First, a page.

2. Kuratko, CN et al. The Relationship of Docosahexaenoic Acid (DHA) with Learning and Behavior in Healthy Children: A Review. Nutrients 2013;5, 2777-2810; doi:10.3390/nu5072777
The immune system protects your child from disease and infection. It’s always working, mainly in the digestive tract where most of the bacteria live. Since 70% of the immune system is located in the intestines, digestive health is critical to maintaining a healthy immune system.
A balanced diet will usually provide the immune system with the nutrients it needs to fight off infection. Certain nutrients, like fibre and probiotics (“good” bacteria found in yogurt, berries, and even pickles) work together in the digestive tract to help support the immune system. Fibre keeps the digestive tract functioning properly and moving digested food and waste out of our bodies. Good sources of fibre include whole grain breads and cereals, fruits, and vegetables.
Much research has gone into figuring out how nutrition affects learning, concentration, focus, and attention in school. Decades ago, educators realized that kids who were hungry often didn’t do well. This gave rise to free lunch programs for underprivileged kids. Breakfast service at school soon followed, as the connection between nutrition and academic performance became clearer. The National Education Association states that kids who eat breakfast at school have better attendance and fewer behaviour problems.
Breakfast is especially important for kids attending school. Studies have shown that students who consume breakfast in the morning have an improved attention span and are less distracted in class.3 School breakfast programs have also been shown to improve student attendance and reduce tardiness.3 Eating breakfast foods high in fibre can help kids to feel full longer and therefore not be distracted by hunger later in the morning, helping improve attention and focus on schoolwork.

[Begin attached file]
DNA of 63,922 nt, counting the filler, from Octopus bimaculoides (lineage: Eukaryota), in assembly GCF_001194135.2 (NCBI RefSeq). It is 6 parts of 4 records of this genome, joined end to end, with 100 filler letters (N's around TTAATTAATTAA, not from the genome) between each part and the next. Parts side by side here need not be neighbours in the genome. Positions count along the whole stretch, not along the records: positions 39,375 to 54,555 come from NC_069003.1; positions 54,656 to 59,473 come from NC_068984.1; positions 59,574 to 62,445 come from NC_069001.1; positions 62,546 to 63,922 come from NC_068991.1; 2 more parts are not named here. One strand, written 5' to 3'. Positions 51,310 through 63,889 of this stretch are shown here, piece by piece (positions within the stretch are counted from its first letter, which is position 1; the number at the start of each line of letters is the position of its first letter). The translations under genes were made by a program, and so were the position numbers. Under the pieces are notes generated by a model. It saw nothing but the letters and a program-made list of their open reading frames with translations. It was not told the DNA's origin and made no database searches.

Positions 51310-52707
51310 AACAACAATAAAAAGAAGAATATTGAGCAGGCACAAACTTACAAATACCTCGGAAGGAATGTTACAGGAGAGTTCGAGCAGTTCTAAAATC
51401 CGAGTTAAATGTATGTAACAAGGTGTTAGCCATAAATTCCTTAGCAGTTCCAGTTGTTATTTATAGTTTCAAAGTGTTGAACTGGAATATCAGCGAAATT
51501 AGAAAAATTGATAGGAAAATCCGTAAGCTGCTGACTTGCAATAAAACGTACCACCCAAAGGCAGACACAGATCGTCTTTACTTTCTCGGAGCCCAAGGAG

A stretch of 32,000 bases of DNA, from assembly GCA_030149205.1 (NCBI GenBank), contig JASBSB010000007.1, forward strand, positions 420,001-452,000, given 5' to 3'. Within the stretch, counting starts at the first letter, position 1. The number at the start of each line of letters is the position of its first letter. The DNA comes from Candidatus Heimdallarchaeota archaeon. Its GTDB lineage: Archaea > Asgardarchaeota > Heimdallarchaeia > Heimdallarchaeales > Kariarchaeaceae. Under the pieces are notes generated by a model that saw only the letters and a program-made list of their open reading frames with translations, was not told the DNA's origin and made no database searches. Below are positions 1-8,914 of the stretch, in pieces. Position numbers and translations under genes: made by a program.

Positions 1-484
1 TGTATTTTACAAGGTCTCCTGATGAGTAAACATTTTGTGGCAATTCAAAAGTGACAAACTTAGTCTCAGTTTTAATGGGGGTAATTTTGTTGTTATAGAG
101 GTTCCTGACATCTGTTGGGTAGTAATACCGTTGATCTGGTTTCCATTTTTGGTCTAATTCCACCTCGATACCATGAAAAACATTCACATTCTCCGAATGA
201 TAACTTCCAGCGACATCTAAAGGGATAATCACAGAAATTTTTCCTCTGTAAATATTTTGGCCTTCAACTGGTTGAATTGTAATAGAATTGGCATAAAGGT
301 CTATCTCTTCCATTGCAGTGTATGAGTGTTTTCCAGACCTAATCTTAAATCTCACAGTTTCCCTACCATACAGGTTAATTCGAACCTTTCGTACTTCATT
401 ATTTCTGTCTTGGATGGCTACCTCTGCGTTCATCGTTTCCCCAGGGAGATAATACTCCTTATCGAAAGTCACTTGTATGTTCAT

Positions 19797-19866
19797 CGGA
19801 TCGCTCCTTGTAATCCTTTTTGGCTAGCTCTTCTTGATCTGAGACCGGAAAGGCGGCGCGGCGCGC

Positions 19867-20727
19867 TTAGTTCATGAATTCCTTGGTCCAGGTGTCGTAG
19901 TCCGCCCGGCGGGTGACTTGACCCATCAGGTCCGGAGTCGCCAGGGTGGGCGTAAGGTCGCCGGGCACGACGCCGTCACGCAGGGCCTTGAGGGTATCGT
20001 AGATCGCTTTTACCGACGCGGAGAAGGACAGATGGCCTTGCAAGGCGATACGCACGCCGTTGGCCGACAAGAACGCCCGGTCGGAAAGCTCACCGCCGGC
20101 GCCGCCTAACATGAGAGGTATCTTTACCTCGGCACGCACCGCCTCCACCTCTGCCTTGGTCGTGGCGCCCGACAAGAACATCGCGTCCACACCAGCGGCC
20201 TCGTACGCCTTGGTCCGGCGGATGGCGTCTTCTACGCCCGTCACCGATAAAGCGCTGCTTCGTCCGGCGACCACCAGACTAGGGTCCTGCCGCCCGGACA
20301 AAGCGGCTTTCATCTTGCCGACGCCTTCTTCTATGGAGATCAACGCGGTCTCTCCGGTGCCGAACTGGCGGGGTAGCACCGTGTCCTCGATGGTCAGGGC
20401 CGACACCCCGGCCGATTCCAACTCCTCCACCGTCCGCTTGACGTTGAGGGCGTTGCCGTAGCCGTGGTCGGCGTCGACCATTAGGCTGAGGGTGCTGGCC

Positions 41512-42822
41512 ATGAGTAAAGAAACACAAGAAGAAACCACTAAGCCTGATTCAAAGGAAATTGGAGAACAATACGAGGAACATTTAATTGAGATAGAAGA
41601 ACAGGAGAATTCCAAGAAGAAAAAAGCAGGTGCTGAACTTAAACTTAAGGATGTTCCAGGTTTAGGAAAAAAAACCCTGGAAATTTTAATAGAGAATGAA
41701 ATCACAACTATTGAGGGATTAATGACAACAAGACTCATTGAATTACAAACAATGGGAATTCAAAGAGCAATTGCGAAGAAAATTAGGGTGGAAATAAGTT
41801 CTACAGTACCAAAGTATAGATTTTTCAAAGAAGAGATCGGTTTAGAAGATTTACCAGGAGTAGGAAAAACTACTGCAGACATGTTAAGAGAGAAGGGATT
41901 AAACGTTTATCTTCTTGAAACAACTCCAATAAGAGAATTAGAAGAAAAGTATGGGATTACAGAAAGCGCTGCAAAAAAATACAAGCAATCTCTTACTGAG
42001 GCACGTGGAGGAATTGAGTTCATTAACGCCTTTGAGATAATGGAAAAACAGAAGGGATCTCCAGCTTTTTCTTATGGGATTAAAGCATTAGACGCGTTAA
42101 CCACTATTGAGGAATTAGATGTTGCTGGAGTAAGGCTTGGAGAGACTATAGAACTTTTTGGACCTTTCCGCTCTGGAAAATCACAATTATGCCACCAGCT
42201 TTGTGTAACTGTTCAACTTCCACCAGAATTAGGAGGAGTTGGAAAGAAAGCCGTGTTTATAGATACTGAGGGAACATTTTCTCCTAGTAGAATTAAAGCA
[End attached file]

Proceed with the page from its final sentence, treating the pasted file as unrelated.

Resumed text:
However, it’s not just whether a child is hungry that affects school performance. Research indicates the quality of foods children eat also impacts cognition. A Canadian study (The Children’s Lifestyle and School-performance Study) looked at the impact of overall diet quality on school performance in 5th graders, and found that diet quality was independently associated with better academic performance, specifically in children who had better dietary adequacy and variety.4 This highlights the importance and impact of consuming a variety of nutrient-rich foods in the 4 food groups, not only on your child’s health but on their academic performance.
3. Alberta Health Services. Healthy Eating and School Performance: An Evidence Summary. Available at: http://www.albertahealthservices.ca/assets/info/nutrition/if-nfs-evidence-brief-school-performance.pdf (PDF, 56 KB). Accessed: 2016-01-05
4. Florence, MD et al. Diet Quality and Academic Performance. J Sch Health 2008;78:209-15.